Obama: Trump Presidency Would Put the Country ‘at Risk'

It's the first of two visits Obama has planned this week to North Carolina

President Barack Obama unloaded on Donald Trump in battleground North Carolina and suggested to voters there that "the republic is at risk" if the GOP nominee makes it to the White House.

Obama told the Chapel Hill crowd on Wednesday that Hillary Clinton is "steady ... tough" and well-prepared for the job. He said Clinton's "heart has always been in the right place," while Trump doesn't have the character for the job.

The president said Trump has many supporters who see him as "their voice."But he argued that Trump has never cared about working people. Obama also cited Trump's litany of boorish comments about women, his mockery of Republican Sen. John McCain's status as a war hero and his spat with the family of a Muslim soldier killed in Iraq.

Obama also argued for Democratic candidates down ballot.

North Carolina is the largest presidential battleground state that also has competitive races for governor and U.S. senator.

Obama singled out Democratic Senate nominee Deborah Ross and blasted Republican incumbent Richard Burr. Their matchup will help determine which major party controls the Senate in January.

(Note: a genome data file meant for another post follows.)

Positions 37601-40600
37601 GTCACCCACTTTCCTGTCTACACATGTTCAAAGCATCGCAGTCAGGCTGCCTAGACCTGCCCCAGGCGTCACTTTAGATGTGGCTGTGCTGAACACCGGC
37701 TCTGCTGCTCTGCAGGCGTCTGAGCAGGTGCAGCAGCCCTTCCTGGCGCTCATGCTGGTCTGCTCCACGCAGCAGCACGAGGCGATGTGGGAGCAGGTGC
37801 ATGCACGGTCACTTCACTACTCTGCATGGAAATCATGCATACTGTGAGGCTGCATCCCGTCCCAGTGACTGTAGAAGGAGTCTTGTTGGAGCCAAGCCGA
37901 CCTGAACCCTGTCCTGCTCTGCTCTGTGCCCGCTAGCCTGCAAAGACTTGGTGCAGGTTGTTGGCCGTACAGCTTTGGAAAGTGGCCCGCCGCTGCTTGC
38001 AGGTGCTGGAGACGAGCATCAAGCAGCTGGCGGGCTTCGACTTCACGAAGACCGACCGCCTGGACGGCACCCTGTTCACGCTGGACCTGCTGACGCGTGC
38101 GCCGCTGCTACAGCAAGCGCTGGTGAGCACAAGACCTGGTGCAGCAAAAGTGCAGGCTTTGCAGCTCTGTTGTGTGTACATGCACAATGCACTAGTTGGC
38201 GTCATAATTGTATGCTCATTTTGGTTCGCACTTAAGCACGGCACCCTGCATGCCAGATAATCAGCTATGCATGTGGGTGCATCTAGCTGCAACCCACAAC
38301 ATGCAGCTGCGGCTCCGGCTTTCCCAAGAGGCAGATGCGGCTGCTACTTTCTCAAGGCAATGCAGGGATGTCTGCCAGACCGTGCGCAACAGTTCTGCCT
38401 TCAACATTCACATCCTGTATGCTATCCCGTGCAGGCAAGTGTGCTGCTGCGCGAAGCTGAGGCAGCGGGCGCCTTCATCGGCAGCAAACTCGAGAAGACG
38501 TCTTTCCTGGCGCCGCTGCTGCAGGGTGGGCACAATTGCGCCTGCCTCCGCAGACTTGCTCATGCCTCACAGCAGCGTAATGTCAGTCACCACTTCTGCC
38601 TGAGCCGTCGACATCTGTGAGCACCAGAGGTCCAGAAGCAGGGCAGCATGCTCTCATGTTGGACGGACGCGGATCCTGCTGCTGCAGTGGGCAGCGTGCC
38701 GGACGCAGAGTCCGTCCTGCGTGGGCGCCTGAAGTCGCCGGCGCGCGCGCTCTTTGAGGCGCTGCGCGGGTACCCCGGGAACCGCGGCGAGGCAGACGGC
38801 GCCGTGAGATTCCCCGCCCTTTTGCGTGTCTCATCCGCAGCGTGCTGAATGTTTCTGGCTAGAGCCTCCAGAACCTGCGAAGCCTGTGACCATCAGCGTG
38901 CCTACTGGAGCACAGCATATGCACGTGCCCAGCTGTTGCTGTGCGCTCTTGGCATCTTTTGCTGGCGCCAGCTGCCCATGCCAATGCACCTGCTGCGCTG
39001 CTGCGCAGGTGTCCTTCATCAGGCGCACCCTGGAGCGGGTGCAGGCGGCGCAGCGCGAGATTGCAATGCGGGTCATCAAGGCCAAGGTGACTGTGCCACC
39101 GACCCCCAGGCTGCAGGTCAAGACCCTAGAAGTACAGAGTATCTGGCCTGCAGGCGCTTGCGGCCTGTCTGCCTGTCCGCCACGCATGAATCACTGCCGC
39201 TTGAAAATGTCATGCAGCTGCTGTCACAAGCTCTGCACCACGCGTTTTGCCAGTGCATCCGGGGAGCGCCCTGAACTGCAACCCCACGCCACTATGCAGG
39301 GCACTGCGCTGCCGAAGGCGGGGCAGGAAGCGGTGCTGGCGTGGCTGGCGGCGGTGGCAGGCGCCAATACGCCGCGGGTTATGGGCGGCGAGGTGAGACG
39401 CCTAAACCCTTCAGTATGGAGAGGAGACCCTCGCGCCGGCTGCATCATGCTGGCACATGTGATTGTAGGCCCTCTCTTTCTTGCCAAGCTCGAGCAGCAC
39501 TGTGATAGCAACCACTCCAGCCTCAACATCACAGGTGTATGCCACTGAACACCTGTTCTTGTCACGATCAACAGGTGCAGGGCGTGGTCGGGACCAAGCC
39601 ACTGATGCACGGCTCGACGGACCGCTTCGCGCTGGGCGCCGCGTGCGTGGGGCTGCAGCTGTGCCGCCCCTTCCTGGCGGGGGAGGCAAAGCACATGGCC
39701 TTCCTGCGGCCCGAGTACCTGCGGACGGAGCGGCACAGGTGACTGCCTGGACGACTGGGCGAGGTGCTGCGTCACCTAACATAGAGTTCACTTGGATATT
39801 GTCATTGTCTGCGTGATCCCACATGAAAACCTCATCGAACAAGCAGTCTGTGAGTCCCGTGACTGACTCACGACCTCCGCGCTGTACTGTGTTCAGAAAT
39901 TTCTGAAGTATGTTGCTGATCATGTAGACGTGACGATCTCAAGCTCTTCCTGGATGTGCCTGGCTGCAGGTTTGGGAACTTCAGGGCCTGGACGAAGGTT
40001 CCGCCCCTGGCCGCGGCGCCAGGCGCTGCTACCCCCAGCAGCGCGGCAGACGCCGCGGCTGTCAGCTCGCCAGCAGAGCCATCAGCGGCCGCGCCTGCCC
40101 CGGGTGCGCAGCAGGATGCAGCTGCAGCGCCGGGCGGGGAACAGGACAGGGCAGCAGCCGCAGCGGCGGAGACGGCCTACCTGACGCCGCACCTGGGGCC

The president blasted Burr for not opposing Trump and told a Chapel Hill audience they don't want a senator who says "yes, sir, Mr. Trump."

Obama said a President Clinton will need more Democratic senators like Ross because Republicans are promising gridlock. Burr recently joined other Republicans who said they will block any Supreme Court nominee from Clinton.

It's the first of two visits Obama has planned this week to North Carolina. It's one of a handful of states The Associated Press rates as toss-ups in the presidential race. On Friday, the president will headline get-out-the-vote rallies for Clinton in Fayetteville and Charlotte. 

Obama eked out a win in North Carolina in 2008, but narrowly lost the state four years later.

Democrats want to deny Republican presidential nominee Donald Trump a victory in the state next week.

Copyright AP - Associated Press
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